After reading this post I was reminded of a basic tenant in trial law. Know who you are going to sue.
A big mistake made by some pro se litigants is either serving the wrong party or serving the “right” entity but the wrong person.
For example, lets say you are going to sue BobJon, Inc. Their registered agent is Tim Bob whose office is at their plant in Marinette, Wisconsin. You hire a process server who takes an authenticated Summons and Complaint (make sure they serve an authenticated copy) to the plant and serves Scott Tim in processing.
Well, you served an employee at the plant right? The registered agent has an office at that plant according to records you found using Wisconsin’s CRIS website.
This service may not be enough to obtain jurisdiction against the defendant. Section 801.11 Wisconsin Statutes sets the standard for service of process.
The statutes say that if you can’t serve Tim Bob then you can serve someone “apparently in charge of the office.” Is Scott Tim in charge of the office? He’s in “processing.”
“Apparently in charge of the office” in sub. (5) (a) refers to what is apparent to the process server. When a receptionist referred the process server to her superior, who did not send the server to the proper office, the server could serve the superior, particularly since the superior had accepted service of process in other actions without objection by the company. Keske v. Square D Co. 58 Wis. 2d 307, 206 N.W.2d 189 (1973).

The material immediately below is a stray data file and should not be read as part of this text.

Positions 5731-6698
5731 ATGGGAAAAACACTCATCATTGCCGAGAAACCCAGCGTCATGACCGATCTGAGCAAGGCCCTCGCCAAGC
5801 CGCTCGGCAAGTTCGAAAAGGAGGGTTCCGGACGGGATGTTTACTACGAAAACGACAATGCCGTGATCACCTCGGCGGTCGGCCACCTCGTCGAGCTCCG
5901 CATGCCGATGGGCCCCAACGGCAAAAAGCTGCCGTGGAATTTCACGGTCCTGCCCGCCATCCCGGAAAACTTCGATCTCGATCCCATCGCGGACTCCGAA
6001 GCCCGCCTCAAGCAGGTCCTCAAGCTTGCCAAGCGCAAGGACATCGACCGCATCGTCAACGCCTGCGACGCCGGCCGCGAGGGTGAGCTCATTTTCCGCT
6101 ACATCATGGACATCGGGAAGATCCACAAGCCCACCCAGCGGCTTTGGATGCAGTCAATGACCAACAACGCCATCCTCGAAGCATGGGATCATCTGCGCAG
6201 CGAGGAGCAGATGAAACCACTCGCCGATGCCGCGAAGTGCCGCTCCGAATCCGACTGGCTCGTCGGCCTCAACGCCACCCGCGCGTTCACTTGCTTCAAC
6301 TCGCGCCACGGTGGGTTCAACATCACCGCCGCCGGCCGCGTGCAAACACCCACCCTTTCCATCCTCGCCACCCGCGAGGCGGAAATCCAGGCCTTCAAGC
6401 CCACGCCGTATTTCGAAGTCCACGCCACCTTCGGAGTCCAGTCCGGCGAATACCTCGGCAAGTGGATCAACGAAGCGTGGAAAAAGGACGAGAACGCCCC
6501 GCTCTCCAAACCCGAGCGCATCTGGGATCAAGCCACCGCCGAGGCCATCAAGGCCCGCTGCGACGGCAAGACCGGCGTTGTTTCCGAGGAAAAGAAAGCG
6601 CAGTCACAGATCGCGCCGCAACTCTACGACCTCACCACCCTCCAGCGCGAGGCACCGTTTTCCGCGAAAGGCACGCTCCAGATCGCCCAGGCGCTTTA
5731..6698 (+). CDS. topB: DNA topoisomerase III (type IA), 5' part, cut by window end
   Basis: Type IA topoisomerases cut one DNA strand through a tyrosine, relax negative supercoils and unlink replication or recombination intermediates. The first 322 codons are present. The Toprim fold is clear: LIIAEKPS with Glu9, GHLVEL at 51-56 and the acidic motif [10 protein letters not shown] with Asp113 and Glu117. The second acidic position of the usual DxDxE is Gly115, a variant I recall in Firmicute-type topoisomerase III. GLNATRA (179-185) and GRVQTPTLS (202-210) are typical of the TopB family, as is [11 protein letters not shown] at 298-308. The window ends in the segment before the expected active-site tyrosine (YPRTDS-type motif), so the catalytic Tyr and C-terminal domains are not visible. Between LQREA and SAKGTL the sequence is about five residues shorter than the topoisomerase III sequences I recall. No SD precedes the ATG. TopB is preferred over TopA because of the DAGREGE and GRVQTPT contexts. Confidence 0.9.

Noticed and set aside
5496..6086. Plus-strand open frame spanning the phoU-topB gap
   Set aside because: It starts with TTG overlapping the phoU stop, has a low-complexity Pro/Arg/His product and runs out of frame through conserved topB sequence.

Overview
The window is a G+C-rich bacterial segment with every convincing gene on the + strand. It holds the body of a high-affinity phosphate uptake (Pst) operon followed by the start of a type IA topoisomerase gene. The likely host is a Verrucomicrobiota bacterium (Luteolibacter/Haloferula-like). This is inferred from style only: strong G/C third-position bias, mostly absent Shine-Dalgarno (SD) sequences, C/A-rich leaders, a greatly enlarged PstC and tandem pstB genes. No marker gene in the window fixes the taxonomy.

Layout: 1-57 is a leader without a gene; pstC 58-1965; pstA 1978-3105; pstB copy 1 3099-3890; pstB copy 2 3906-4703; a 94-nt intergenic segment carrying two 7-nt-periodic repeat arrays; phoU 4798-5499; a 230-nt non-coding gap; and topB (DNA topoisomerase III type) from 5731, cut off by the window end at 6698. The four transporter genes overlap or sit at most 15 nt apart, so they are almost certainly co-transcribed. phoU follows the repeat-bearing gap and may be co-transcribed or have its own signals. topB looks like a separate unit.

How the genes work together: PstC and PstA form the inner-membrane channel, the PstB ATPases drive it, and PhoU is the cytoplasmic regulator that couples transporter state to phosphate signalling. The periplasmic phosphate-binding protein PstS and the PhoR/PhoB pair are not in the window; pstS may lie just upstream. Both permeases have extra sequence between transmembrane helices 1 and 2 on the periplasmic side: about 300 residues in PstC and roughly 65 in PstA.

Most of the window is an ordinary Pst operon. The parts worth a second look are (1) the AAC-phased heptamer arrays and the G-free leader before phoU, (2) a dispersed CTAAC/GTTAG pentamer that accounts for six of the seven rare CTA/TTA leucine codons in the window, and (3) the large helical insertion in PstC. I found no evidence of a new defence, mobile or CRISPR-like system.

Catch my drift. This issue is often litigated because if the letter of the law is not met the defendant has a chance of escaping liability (if the statute of limitations has run) and dismissing the suit (and costing the plaintiff additional expenses and time).
Be weary of who you sue. Cross your T’s and dot your I’s before you send the Summons and Complaint out for service. And always use a reputable process server!
Jon Groth is a Wisconsin Personal Injury Attorney handling cases throughout Wisconsin and most recently in West Allis, Sheboygan, Plymouth, and Germantown.
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